Tag Archives: Dibakar Banerjee

Movie Review: Ghost Stories (2020)

3 Stars (out of 4)

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Ghost Stories is the third installment in the Hindi anthology series from directors Zoya Akhtar, Anurag Kashyap, Dibakar Banerjee, and Karan Johar, following Bombay Talkies and the Netflix Original Lust Stories. The latest is a strong collection, but some of the short films are more enjoyable than others.

Akhtar’s opening short is a fitting introduction to the overall theme, with a beautiful young woman in a creepy house. Janhvi Kapoor plays Sameera, a home health nurse sent to care temporarily for bedridden dementia patient Mrs. Malik (Surekha Sikri). Sameera was told Mrs. Malik’s adult son was taking care of her over the weekend, but there’s no sign of him when Sameera arrives at the cluttered, dimly lit apartment. Mrs. Malik says he’s hiding. Suspicious sounds in the hallway tip Sameera off that something is very wrong.

Akhtar bucks horror conventions by making Sameera a woman of questionable ethics, rather than some imperiled virgin. She invites her married boyfriend over for a romantic rendezvous and riffles through Mrs. Malik’s jewelry box. Instead of being about virtue under threat, Akhtar’s story explores which morals really matter when times get tough, and what obligations we have to other people and ourselves.

Anurag Kashyap’s story is next. It’s the most ambitious but least successful of the four films. After her first child died minutes after its birth, Neha (Sobhita Dhulipala) has eventually become pregnant again. She’s still struggling with the psychological damages from her previous loss. On top of that, the little boy she babysits, Ansh (Zachary Braz), isn’t keen on sharing her affections with anyone else. And she may have been cursed by a bird.

There’s so much going on that it’s hard to keep track of why things happen, let alone differentiate between what’s real and what’s not. Is Neha simply paranoid or out of touch with reality? Is she cursed, or does Ansh really have some kind of evil powers to harm her unborn child? Everything ends in gory, bizarre chaos. Women with a history of fertility problems or miscarriages may find this film disturbing.

The gore-fest continues in the third film, director Dibakar Banerjee’s parable of a small village literally cannibalized by its big-city neighbors. A bureaucrat (played by Sukant Goel) arrives in Smalltown to find it destroyed, with a boy (Aditya Shetty) and a girl (Eva Ameet Pardeshi) the only survivors. They explain that her father — a councilman from Bigtown — ate most of the residents and turned everyone else into zombies. Only when the man is nearly eaten himself does he accept that they kids are telling the truth.

Despite some truly disgusting moments, this is an intriguing story of greed and the sacrifices people will to make to save themselves. Banerjee does an excellent job building a world and giving his audience a lot to chew on (cannibal pun intended).

The anthology’s closing tale is much what you’d expect from a Karan Johar ghost story. Two rich and very attractive people, Ira (Mrunal Thakur) and Dhruv (Avinash Tiwary), agree to marry. When Dhruv interrupts their honeymoon lovemaking to say “good night” to his grandmother — who’s been dead for twenty years — Ira wonders what kind of mental illness afflicts her new husband. But maybe she’s the one who can’t see the ghost right in front of her.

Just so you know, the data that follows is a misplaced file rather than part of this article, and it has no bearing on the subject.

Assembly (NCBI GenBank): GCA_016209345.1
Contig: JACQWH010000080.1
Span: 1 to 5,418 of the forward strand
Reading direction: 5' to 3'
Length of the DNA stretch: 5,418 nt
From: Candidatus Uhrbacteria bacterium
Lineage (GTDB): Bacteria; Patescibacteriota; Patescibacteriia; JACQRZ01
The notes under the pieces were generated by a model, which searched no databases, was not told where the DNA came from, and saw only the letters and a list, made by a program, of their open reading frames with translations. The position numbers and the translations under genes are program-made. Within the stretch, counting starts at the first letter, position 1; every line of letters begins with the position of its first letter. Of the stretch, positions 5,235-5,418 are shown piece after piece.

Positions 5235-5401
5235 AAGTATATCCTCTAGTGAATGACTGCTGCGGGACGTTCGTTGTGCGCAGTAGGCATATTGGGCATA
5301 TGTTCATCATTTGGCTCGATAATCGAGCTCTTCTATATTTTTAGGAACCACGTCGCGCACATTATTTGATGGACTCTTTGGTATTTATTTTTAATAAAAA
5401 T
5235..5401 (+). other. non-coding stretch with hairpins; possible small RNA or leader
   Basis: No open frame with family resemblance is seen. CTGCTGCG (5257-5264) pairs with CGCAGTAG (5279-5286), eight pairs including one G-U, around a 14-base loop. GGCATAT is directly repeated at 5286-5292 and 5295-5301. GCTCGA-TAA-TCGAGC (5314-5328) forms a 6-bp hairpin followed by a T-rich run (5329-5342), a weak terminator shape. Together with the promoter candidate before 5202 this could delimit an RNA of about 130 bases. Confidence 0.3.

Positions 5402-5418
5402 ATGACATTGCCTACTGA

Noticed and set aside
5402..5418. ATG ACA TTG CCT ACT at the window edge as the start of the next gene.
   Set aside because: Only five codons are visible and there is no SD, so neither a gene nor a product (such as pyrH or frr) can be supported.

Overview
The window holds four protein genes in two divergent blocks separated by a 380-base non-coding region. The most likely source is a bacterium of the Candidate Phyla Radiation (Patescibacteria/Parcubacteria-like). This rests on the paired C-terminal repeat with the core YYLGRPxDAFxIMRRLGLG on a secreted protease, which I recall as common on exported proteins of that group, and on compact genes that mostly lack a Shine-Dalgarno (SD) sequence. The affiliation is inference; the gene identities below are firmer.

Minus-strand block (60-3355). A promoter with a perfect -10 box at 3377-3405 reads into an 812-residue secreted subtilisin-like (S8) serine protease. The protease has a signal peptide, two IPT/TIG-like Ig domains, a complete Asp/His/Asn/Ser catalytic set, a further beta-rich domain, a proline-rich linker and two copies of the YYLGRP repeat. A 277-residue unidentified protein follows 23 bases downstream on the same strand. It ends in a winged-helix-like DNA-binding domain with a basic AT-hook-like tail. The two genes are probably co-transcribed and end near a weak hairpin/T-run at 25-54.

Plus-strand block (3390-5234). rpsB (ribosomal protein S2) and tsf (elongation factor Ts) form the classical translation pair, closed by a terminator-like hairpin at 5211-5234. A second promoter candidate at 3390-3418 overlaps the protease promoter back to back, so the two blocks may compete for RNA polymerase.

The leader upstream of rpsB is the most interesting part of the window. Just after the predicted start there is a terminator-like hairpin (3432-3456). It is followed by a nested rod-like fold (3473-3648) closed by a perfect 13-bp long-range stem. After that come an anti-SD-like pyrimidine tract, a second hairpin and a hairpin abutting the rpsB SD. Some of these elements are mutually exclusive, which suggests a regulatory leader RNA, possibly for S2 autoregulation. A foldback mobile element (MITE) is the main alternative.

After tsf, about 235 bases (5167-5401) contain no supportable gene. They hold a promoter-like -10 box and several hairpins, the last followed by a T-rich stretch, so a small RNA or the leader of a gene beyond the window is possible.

Johar’s story is a light, fun respite after the two heavy shorts that came before it. Dhruv’s family mansion is gorgeous. There’s also a minor theme about faith that gives the story some dimension.

Other than Kashyap’s dense narrative, the stories all suit the short film format. They say what they need to say and end before they run out of steam. There are so many ideas in Kashyap’s story that he might have been able to better organize them in a feature-length film. Overall, Ghost Stories is an interesting collection that creates chilling scenarios without relying on jump scares. Just be ready for some blood and guts.

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Streaming Video News: June 15, 2018

I updated my list of Bollywood movies on Netflix with the worldwide debut of Lust Stories, a followup to 2013’s anthology film Bombay Talkies (also available on Netflix), featuring new short movies from the same four directors: Karan Johar, Dibakar Banerjee, Zoya Akhtar, and Anurag Kashyap.

I also updated my list of Bollywood movies on Amazon Prime with the addition of the April theatrical release Blackmail, starring Irrfan Khan. Other recent additions include the Tamil films Rombha Nallavan Da Nee, Saivam, Vetri Selvan, and Yaamirukka Bayamey.

Movie Review: Detective Byomkesh Bakshy! (2015)

Detective_Byomkesh_Bakshy_poster4 Stars (out of 4)

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Reviewer’s note: The character of Byomkesh Bakshy (originally spelled “Bakshi”) is a creation of Bengali author Sharadindu Bandhopadhyay, who wrote thirty-two stories about the detective between 1932 and 1970. I have never read any of Bandhopadhyay’s stories, so this review will not compare the original literary detective to Banerjee’s updated film version. I am treating Banerjee’s detective as a completely separate entity.

Director Dibakar Banerjee’s Detective Byomkesh Bakshy! is a visually stunning mystery that’s worth watching for its sumptuous style alone — though it also has much more going for it.

Detective Byomkesh Bakshy! opens with a brutal drug deal gone bad, before shifting forward in time to Calcutta, 1943. Byomkesh (Sushant Singh Rajput) is an unassuming young man with a reputation for solving mysteries. He’s quick to correct anyone who calls him a detective; he just pursues the truth.

A bespectacled young man, Ajit (Anand Tiwari), asks Byomkesh for help finding his missing father, but Byomkesh is dismissive. The man was most likely murdered for being mixed up in something shady or ran off with a woman, Byomkesh tells Ajit, who punches him before storming out.

When Byomkesh’s girlfriend confesses that she’s marrying a man with better job prospects, he apologizes to Ajit and takes on the case. Clues lead Byomkesh to a boarding house in another part of Calcutta, run by clever Dr. Guha (Neeraj Kabi). The search for clues takes a dangerous turn when Byomkesh finds a connection between Ajit’s missing father an a powerful politician.